While the secret agent theme of Secret Agent Clank is a welcome addition to the typically predictable Ratchet and Clank series, it unfortunately burns out too soon in the game, and returns to being a standard button-mashing platformer. There are several stages in the game too where you get to play as Ratchet (who is locked up in prison, fighting waves of baddies), Captain Qwark (reliving his imaginary adventures) and others – unfortunately the gameplay and 'fun' factor of these cameo roles aren't quite up to par, and end up dragging the polish of the main 'Clank' side to the game. I guess it's quite possibly a case of quantity rather than quality – while Secret Agent Clank attempts to cover a broad range of gameplay types, with a large range of characters, minigame types and sub-storylines, none of them are really adequately 'deep' enough.

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The game will include plenty of battles.
The visuals of Secret Agent Clank are a bit of a mixed bag, as can be seen in the screenshots; the cutscenes throughout are game are great – well produced, very pretty and fit in to the storyline of the game perfectly. Level designs and landscapes aren't so pleasing to the eye though, and can be very bland and sparse. The in-game camera managed via the L+R shoulder buttons, which is perhaps a little touchy, especially given that you'll find yourself manually managing the camera more often than not – the camera AI is by no means the best that we've seen.

Adding to the depth of the cutscenes and story is the backing audio track and dialog; both cutscenes and in-game dialog is fully voice-overed as we've come to expect from the Ratchet & Clank series. Sound effects are the standard bunch of box-breaking, bolt-collecting noises with nothing overly special here, though the background music suitably keeps with the secret agent themes. Afew extra tracks wouldn't have gone astray through – you'll find yourself hearing the same background tunes repeated a little too often, particularly later in the game.

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Watch out for the light.
It had been a little while since I played my last Ratchet and Clank title, so I was looking forward to putting in some quality time with Secret Agent Clank on my trips to and from work on the train, getting reaccustomed with the Lombax and his metallic friend. Sadly though, High Impact games have dropped the ball here and let the series down, with a game that is enjoyable in parts, but let down with the whole package.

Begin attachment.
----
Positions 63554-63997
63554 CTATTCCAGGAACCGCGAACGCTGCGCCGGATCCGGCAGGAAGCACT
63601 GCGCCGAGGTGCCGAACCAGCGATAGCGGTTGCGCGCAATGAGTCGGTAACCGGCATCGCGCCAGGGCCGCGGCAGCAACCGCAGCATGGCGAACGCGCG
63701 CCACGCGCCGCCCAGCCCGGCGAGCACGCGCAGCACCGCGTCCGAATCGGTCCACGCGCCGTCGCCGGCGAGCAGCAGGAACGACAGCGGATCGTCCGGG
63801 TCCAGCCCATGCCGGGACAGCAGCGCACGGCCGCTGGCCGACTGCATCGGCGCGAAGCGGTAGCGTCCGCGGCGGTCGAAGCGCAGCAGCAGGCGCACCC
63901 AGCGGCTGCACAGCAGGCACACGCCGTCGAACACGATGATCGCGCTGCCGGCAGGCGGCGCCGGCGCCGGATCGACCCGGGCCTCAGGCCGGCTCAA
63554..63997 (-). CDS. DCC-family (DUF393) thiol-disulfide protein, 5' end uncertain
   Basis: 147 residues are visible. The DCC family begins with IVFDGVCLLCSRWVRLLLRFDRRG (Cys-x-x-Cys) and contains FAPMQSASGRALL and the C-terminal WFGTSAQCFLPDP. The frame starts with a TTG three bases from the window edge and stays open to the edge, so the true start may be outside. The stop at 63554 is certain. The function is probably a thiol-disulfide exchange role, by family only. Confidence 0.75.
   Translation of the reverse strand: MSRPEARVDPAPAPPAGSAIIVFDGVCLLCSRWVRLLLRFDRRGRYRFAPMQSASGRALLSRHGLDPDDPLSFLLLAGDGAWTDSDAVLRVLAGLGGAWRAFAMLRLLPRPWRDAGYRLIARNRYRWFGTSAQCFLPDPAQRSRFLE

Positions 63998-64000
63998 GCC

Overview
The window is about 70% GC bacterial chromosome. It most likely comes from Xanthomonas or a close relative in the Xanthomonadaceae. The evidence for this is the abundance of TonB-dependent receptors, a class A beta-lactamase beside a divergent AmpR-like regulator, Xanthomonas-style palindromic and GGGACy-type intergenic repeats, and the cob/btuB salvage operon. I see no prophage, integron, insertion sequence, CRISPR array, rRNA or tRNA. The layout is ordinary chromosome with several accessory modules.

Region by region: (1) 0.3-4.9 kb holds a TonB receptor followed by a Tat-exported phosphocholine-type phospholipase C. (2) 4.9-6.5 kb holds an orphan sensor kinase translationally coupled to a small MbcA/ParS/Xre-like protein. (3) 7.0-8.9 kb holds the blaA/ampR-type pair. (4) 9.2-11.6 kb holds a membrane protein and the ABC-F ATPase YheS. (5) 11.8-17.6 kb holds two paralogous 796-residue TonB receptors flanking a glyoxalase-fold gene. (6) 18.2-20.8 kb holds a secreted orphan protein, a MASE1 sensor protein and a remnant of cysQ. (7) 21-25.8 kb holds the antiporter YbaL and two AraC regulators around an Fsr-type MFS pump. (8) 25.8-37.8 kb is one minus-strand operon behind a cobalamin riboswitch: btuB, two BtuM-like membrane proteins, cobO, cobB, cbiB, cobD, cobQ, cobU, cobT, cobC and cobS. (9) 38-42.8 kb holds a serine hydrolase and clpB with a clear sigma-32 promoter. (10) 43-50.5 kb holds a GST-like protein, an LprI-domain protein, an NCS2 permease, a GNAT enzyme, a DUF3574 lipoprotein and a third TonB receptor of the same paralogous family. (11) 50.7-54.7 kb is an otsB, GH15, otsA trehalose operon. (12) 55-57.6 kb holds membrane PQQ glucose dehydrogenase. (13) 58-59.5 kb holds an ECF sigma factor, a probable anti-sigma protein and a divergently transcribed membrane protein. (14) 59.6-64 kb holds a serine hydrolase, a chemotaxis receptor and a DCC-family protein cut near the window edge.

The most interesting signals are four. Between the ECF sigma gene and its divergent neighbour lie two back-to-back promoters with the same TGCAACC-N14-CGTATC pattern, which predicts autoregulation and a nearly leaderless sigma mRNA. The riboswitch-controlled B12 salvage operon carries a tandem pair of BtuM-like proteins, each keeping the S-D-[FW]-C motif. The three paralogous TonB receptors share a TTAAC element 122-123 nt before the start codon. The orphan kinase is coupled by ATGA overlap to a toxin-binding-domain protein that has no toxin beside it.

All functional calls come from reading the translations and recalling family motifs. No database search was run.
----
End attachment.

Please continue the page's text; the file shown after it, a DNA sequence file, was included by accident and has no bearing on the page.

With the jumbled mess of gameplay types (some definitely more enjoyable than others) and a camera that needs to be wrestled with after every corner, Secret Agent Clank soon becomes more of a chore to play rather than a fun experience. And it's really a big shame – some of the screenshots and cutscenes show how much potential this game had, yet I guess that'll live in the heads of Ratchet and Clank fans knowing what could have been. If you're after a more memorable portable Ratchet and Clank platforming fix, Ratchet and Clank: Size Matters is still the title to stick with.

Review By: Chris Gobbett

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GRAPHICSAbove average, but let down by some bland environments.
80%
SOUNDNice voiceovers, but the music is like a looping record.
71%
GAMEPLAYQuantity over quality; needs to pick a good thing and stick with it!
63%
VALUEIt’ll last a good 10 hours as a platformer, but you won't come back.
67%
OVERALLSecret Agent Clank is unfortunately a bit of a miss for the Ratchet and Clank series – trying to do too many things at once rather than sticking with something enjoyable and perfecting it. One for the fans perhaps, but there’s not a huge amount of urge to finish the game, let alone replay it for the unlockable extras.
67%